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Thursday, June 3, 2010

Dear Mitch ~ Redefining Relationships

Dear Mitch,

I am writing on behalf of my younger sister, 44 years old, and her daughter, 23 years old; I hope you can help me with their rocky relationship. A main factor that is important in the drama is that my sister recently left her 25 year marriage. Teenagers when they married, in the last several years my sister has actively pursued an attitude of reinvention and rejuvenation towards her flagging marriage, possibly modeling our parents’ forty year commitment.

Her soon-to-be former husband initially portrayed the shocked and martyred lover, but as time has passed, he has acknowledged several of the issues affecting the relationship, such as his financial irresponsibility, unresolved and ignored medical issues, and a lack of resolution-based communication. My sister and he are building a new relationship; though physically and emotionally separate, it hopefully, recognizes their nearly thirty years of intimacy.

The problem: my niece is furious with my sister; she blames her for the dissolution of the marriage and defends her father as an innocent bystander. The main problem I would like to help my niece with: As my sister and her ex attempt to construct the future relationship of their family, separate but unified, how can I help her to see this new unit as a positive?

Thank you,

Fractured Family
Sonoma, CA

Dear Helpless,

Two kids were talking... One said, "I'm really worried. My dad and my mom work twelve hours a day to give me a great home and stuff. They clean, cook, everything! I'm really worried!"

The other kid replies, "What’re you worried about? You've got it made!"

The first kid says, "What if they try to escape?!"

~ ~ ~ ~
There’s some great things going on here!....
° Your family communicates with each other!
° Your niece feels she can communicate her feelings… With someone (you at least, apparently).
° Your sister and her “ex” can even consider a peaceful paradigm, versus the usual post-marriage endless-anger patterns!
° You’re willing to proactively reach out for ideas & help (hey, you wrote me!)
° This is an opportunity… To learn… Possibly to heal and grow!

So, looking at this opportunity, I wonder if you and your niece are in two different conversations together!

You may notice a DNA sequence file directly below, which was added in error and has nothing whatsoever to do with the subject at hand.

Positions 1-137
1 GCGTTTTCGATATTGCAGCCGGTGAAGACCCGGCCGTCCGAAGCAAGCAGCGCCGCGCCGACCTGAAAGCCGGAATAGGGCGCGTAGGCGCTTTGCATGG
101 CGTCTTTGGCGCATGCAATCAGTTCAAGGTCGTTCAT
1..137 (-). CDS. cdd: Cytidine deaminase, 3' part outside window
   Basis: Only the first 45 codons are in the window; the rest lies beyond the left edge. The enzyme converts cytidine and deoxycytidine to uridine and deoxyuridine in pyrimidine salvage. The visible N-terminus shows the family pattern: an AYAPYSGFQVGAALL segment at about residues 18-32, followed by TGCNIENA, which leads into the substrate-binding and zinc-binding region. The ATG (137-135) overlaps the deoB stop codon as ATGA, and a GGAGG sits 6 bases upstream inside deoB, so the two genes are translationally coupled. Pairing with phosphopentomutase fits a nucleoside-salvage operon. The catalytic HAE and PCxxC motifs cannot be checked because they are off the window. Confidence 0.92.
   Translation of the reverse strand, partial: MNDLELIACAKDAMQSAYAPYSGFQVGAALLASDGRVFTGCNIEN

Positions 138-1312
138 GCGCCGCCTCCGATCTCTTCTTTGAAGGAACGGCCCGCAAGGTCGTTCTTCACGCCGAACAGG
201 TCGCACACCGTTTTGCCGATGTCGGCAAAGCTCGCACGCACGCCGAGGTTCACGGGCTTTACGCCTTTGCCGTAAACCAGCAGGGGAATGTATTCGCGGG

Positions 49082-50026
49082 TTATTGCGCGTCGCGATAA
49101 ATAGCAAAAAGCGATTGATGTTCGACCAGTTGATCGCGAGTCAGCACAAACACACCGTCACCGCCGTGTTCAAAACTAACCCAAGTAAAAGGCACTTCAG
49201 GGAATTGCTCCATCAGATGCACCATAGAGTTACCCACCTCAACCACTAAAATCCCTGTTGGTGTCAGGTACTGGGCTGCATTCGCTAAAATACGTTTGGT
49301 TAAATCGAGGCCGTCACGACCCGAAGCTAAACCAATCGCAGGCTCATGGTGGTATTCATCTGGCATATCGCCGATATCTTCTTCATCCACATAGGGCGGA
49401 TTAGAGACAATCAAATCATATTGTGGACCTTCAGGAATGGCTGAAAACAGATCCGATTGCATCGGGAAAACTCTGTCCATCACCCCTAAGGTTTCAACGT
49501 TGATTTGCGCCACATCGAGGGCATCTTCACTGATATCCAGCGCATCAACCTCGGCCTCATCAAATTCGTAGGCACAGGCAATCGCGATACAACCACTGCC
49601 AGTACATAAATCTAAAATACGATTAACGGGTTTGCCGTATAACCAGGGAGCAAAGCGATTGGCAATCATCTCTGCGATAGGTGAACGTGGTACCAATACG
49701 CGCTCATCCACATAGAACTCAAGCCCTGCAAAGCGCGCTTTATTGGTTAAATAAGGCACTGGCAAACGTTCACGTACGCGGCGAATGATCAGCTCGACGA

Our first reaction to any statement involving emotions… Is rarely grounded in “the real issue”! We respond based on which conversation we’re enrolled in!
• What EXACTLY does your niece say? What are her precise words that suggest “blaming” and “defending”?!
• Try asking, “What do you mean?” when you MOST think you know exactly what she’s saying! You may gain insight. You MAY be surprised by what she says next!
• You’re saying the parents are maintaining a semblance of their liaison… While your niece is angry about WHAT EXACTLY?

There’s almost an incongruity in her being so angry with her mother while her parents are making friends… Almost…

Is it that your niece doesn’t like any change?

Could she feel she’s not been “heard” – on her pain associated with whatever transpired during the years prior to the divorce… During the divorce, or simply due to the divorce?

Whether or not someone makes an effort to “hear” another, we need to check to ensure the other “feels heard”. There doesn’t have to be someone “wrong” for one person’s view on a relationship element or issues not agreeing with the other person’s outlook!

The children in a family have different needs (on some levels) than the parents do. While I’m not sure you need to take the role of “healer” or “counselor” here, some basic concepts might be brought to your sister and your niece…

° What about the pre-divorce family was valuable and important to each of them?
° Which of those elements can be re-created or retained?
° Which elements can be released so everyone can move on?
° Some of the changes that happened along with the divorce may have actually happened with the natural evolution of time. I wouldn’t be surprised if your niece misses some things that either never existed for her family, and/or disappeared per natural evolution!

Keep the lines of communication going with your niece... While maintaining a commitment to not harm her relationship with her parents.

And: Take care of yourself. You can’t “be there for others” if you’re not “there” for you!…


~ ~ ~ ~ ~ ~ ~ ~ ~ ~ ~ ~
Mitch Darnell, MA, OM
Relationship Coach & Wedding Officiant
Phone: 916/247.1655;

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